Can A Defendant Withdraw A Guilty Plea?

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Many defendants to a criminal case and their lawyers accept a plea-bargaining agreement because of the lighter sentence. A plea-bargaining agreement usually results in lesser time in jail. The case is resolved more quickly to avoid the time and expense of a court trial. The best advice will usually come from an experienced criminal defence lawyer.

However, there are instances wherein the accused regrets pleading guilty to the crime because he believes that he got a raw deal. The question here is whether the courts will allow the withdrawal of the plea.

A guilty plea can be withdrawn when it has not yet been accepted by the judge. Defendants who have pleaded guilty can get out of the deal if they have not yet been sentenced particularly when the judge rejects the negotiated agreement that the defendant has pleaded to.

There are also some plea deals where the defendant has to waive the right to make an appeal. Undoing a plea in these circumstances can be quite difficult. Once the judge has sentenced the defendant, the odds of withdrawing from the plea deal can be tough even if a waiver is made. The trial judge will only set aside the conviction and allow a defendant to withdraw his plea if there is an obvious injustice.

There are common scenarios where the judge approves a withdrawal of a plea.

  • The defendant is psychologically challenged, intoxicated or under the influence of alcohol so that he cannot intelligently decide to plead guilty.
  • The defendant’s legal counsel failed to advice his client as to the serious ramifications of the guilty plea like deportation for an immigrant.
  • The defendant did not consent to the guilty plea that his lawyer entered on his behalf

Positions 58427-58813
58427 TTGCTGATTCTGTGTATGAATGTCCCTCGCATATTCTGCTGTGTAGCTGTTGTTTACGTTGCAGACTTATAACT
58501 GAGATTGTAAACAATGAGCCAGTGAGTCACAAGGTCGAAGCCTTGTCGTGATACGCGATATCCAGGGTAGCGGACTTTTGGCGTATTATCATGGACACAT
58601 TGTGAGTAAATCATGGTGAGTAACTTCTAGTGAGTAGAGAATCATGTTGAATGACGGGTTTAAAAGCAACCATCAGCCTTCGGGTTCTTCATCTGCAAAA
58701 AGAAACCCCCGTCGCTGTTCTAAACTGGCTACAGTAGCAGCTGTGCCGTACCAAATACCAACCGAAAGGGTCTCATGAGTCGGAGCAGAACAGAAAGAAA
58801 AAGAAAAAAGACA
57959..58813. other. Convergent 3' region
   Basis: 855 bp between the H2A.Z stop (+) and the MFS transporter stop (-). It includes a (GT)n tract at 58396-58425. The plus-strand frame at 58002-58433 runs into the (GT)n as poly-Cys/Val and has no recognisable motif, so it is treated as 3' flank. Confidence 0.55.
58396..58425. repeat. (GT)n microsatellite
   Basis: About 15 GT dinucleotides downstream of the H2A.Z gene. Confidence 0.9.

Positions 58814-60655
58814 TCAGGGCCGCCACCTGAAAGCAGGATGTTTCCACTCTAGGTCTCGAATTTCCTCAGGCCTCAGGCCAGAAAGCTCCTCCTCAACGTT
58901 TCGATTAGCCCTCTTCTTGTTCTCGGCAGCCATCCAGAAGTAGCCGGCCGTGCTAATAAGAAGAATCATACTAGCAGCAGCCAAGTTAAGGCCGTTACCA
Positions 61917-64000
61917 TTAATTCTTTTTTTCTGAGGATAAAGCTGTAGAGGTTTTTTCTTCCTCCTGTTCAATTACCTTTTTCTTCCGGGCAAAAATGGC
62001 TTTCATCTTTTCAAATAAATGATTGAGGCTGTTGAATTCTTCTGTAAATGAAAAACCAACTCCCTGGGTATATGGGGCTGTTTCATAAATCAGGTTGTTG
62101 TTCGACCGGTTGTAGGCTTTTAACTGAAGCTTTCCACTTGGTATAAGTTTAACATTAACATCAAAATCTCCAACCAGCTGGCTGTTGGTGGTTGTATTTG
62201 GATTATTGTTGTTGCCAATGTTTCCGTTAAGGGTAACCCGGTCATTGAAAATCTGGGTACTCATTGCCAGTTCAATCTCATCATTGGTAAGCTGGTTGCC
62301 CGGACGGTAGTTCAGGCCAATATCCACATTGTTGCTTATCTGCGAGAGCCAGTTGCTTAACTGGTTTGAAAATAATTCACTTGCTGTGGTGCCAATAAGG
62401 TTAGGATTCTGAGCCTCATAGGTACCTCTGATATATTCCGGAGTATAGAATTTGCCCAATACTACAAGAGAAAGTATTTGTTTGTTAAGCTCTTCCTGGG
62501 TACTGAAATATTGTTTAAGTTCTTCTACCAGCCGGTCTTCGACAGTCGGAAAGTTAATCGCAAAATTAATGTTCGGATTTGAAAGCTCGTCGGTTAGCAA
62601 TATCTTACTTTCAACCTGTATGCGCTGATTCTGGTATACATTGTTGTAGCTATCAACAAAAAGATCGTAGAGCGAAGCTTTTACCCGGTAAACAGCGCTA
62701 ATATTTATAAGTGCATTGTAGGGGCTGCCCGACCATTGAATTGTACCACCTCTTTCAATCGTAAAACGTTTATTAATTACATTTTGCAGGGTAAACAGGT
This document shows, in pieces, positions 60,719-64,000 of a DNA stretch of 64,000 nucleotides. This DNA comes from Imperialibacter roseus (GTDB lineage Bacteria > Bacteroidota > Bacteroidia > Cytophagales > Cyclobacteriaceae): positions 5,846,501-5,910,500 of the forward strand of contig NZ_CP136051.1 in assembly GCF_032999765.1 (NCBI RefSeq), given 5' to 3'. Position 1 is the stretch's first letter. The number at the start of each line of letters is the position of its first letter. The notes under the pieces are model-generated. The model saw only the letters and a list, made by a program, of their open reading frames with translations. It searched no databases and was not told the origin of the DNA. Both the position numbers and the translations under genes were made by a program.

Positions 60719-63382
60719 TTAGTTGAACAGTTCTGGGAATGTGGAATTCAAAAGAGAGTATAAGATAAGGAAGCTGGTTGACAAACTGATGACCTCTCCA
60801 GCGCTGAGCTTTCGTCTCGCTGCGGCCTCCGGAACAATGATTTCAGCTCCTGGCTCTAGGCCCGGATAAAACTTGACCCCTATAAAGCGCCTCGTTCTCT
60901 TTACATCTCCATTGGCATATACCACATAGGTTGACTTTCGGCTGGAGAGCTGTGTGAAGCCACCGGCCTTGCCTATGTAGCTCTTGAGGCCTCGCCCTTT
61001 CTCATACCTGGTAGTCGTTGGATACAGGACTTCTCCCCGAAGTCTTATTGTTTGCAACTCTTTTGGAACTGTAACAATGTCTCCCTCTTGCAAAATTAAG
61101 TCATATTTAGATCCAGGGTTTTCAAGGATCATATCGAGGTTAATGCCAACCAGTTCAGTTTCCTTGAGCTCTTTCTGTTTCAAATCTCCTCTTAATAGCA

• There appears to be a viable chance if the case goes to trial
  • The defendant was denied one of his constitutional rights which is the right to legal counsel

It is important for a defendant to call Donich Law before pleading guilty to a crime. An experienced criminal defence lawyer will analyse the pros and cons of the plea-bargaining agreement so that the defendant will understand the ramifications of his decision.

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Texas Supreme Court Cancels The Bar Exam In July, Schedules October Online Test

Texas Supreme Court Cancels The Bar Exam In July, Schedules October Online Test

The COVID-19 pandemic has put a lot of countries into the wringer, and the US is no exception. Texas, in particular, got hit hard, with a surge in cases early in June. In response, the Texas Supreme Court canceled the bar exam scheduled for July and scheduled an online test on October.

The announcement, visible at their website, was due to an emergency order, did allow for the scheduling of an in-person bar exam to be available, should the government and public health officials consider it safe, at Sept. 9-10.

The Supreme Court recently reduced the regularly scheduled bar exam in July from 3 days to just 2, on top of adding a 2-day September test and safety requirements, which include, among other things, mandatory face masks, in order to cut down on the odds of COVID-19 transmission.

The in-person testing was cancelled, however, due to deans from 10 Texan law schools, including the dean of the University of Texas, petitioning the Supreme Court. The 10 deans stated that in-person testing would be too dangerous, even with safety precautions, with Texas seeing increasing COVID-19 cases throughout the state.